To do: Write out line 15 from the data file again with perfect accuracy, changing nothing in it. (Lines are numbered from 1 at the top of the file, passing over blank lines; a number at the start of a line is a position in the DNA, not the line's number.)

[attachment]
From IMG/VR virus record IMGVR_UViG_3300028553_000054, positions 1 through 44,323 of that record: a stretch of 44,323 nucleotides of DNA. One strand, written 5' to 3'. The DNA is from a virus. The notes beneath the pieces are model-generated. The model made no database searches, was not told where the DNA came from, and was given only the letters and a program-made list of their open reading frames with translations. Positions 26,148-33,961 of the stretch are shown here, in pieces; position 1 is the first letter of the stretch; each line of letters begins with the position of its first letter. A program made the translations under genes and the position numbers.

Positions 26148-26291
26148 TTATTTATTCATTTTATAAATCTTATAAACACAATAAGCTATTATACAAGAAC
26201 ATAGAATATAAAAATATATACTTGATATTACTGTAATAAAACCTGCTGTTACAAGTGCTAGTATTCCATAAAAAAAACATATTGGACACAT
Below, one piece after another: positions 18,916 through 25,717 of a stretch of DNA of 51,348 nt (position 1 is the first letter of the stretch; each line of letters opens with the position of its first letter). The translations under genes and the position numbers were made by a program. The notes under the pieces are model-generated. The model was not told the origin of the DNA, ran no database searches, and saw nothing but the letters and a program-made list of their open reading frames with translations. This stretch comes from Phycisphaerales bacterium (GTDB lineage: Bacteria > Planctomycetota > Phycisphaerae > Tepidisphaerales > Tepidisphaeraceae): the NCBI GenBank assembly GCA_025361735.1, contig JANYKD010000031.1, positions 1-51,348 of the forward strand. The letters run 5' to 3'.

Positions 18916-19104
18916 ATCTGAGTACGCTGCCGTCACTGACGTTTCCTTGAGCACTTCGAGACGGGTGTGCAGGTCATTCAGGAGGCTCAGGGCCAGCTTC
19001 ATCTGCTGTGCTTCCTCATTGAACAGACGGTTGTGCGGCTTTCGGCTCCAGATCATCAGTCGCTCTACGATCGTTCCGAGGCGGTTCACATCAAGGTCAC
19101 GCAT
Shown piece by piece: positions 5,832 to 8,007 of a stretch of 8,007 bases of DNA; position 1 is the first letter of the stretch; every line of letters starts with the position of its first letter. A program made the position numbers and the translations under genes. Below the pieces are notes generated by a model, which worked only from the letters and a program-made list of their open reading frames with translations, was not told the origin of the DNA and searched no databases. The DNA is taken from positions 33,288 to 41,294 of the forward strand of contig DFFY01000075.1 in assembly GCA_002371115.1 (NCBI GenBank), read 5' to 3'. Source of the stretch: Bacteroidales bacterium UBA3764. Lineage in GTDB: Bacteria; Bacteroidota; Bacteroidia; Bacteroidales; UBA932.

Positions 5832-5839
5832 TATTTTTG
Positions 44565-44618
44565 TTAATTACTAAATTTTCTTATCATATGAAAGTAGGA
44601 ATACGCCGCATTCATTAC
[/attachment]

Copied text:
44601 ATACGCCGCATTCATTAC